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Ten commandments for camping in bear country

From the Missouri Department of Conservation

-- Bear country. What mental image does that phrase conjure up? A fern-choked valley in the Appalachian Mountains?  A high meadow in the Rockies?

Missourians often forget they could encounter a black bear while camping or hiking in their home state. The rules for camping and hiking in bear country apply in Missouri, too. Follow these rules to keep you, your campsite and bears safe

Missouri is home to a small but growing black bear population. Female bears with cubs are an increasingly common sight, and the average size of Missouri bears is increasing as young bears that come north across the Arkansas border and those born here mature.

Bear sightings have been confirmed in more than half of Missouri’s counties, ranging as far north as Lewis County in eastern Missouri and Buchanan County on the west. However, an estimated 90 percent of Missouri’s bear population lives south of Interstate Highway 44. Although the human population of southern Missouri remains relatively sparse in many areas, the likelihood of human-bear encounters increases annually.

Most Missouri bear encounters are brief. Black bears are instinctively afraid of humans and normally flee when they realize people are nearby. However, hunger occasionally overrides this shyness.

“If a bear is hungry enough and smells something tempting enough, it may investigate, even if it knows people are around,” said Resource Scientist Jeff Beringer, the Missouri Department of Conservation’s bear specialist. “Gaining access to a human-related food source can break down a bear’s natural fear of people even more, and a bear that gets in the habit of eating from trash cans or camp coolers can lose that fear altogether. At that point, the bear is in mortal danger itself, besides posing a danger to people.”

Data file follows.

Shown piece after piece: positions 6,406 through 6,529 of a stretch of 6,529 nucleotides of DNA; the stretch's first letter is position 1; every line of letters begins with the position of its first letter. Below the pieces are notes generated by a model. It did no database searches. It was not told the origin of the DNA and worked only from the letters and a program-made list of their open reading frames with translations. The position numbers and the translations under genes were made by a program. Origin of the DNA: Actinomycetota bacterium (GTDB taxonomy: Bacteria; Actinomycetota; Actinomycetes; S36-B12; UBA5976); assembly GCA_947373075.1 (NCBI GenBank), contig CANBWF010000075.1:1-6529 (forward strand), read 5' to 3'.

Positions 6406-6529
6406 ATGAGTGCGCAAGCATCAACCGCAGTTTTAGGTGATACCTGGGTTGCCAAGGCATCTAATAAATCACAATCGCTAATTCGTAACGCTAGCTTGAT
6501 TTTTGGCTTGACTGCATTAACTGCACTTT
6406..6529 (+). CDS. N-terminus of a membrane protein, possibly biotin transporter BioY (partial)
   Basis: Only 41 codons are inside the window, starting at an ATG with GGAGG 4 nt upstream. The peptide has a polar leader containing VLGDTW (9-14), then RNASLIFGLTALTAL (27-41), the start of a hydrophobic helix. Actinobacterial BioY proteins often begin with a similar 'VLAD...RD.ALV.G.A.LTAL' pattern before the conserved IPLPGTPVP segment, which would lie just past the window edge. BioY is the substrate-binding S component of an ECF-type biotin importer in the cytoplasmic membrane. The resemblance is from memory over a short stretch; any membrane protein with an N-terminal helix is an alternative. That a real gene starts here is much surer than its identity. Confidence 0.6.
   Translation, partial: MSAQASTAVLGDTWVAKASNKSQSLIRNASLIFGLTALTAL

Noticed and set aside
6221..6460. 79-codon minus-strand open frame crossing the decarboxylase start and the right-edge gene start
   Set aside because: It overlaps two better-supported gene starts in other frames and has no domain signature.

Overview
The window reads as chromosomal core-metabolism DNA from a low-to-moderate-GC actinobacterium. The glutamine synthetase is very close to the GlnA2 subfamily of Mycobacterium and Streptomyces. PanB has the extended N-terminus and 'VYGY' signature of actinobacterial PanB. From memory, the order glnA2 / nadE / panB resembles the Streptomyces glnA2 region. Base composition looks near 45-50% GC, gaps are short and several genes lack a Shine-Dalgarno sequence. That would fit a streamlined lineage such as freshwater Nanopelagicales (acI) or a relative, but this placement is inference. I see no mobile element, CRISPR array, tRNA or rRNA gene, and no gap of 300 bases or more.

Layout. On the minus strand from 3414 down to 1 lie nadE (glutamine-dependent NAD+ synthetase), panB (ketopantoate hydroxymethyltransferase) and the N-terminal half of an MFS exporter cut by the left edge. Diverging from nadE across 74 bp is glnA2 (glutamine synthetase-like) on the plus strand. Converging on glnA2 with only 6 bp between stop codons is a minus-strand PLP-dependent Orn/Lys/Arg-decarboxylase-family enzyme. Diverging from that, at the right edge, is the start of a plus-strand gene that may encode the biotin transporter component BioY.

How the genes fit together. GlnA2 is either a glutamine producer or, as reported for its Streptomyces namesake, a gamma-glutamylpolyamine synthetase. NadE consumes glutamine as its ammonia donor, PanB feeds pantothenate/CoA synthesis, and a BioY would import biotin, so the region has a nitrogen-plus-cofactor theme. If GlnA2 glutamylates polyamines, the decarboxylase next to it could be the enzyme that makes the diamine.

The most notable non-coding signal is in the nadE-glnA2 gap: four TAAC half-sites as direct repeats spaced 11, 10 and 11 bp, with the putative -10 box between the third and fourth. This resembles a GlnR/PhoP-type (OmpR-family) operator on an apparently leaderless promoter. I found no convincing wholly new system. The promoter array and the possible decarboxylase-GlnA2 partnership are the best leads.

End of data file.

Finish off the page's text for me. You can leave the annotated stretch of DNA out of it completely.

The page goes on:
He said bears that lose their fear of humans sometimes have to be killed. This fact is behind the old saying, “A fed bear is a dead bear.”

Campers can help avoid creating fed bears” by following the Ten Commandments of Camping with Bears.

        1. NEVER FEED BEARS. Not only does feeding bears and other wildlife encourage an unhealthy loss of wildness, it can help spread diseases by concentrating animals around an unnatural food source. Attempts to hand-feed wildlife are even more dangerous.

        2. KEEP A CLEAN CAMP. Bears don’t discriminate between food and garbage. They find food scraps and wrappers as  enticing as a full meal. Check the area around dog bowls for stray food after feeding.

        3. WASH UTENSILS AFTER COOKING. Bears’ keen sense of smell can detect food odors long after cooking is done.

        4. START FOOD PREP AT HOME. Peeling and slicing vegetables, cooking meat and doing other food preparation at home reduces the amount of garbage and smell produced in camp. It also allows more time for outdoor activities.

        5. STORE FOOD IN AIRTIGHT CONTAINERS. Rubberized dry bags, jars with tight-sealing lids and sealable plastic bags help minimize tantalizing aromas. Store food in locked vehicles or car trunks at night.

        6. DON’T COOK OR EAT IN TENTS. With people hidden from view, a bear can mistake a tent for a food source.

        7. KEEP GARBAGE SEALED UP. Double bag refuse and lock it in a car trunk or airtight container.

        8. TREAT SCENTED ITEMS LIKE FOOD. Soap, cosmetics and other scented items don’t smell like food to you, but they do to a bear.

        9. NEVER APPROACH BEARS. Wild animals are unpredictable and can be dangerous when brought into unnatural contact with people. Don’t put yourself and them at risk by trying to create a Disney moment.  

        10. KEEP DOGS LEASHED. Bears normally flee when they encounter people, but if cornered by a dog they will defend themselves.

If a bear enters your campsite, shout, wave your arms and use an air horn or bang pots and pans to make noise. Throw rocks and sticks at the bear. If it does not leave, get in a vehicle or building and make noise by honking the vehicle’s horn, banging pots and pans or shouting. If the bear does not leave, call your conservation agent or local law-enforcement agency.

Beringer asks Missourians who see bears to report the sightings to him or to Liz Forbes by calling (573) 882-9880. He recommended using the bear reporting form at to ensure that all the important facts are included. For more  information about living with bears, visit